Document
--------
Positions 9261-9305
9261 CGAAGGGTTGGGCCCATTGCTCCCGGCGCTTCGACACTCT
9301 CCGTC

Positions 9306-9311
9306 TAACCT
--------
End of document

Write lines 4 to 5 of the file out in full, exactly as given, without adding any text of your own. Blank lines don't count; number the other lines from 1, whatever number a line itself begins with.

Positions 9306-9311
9306 TAACCT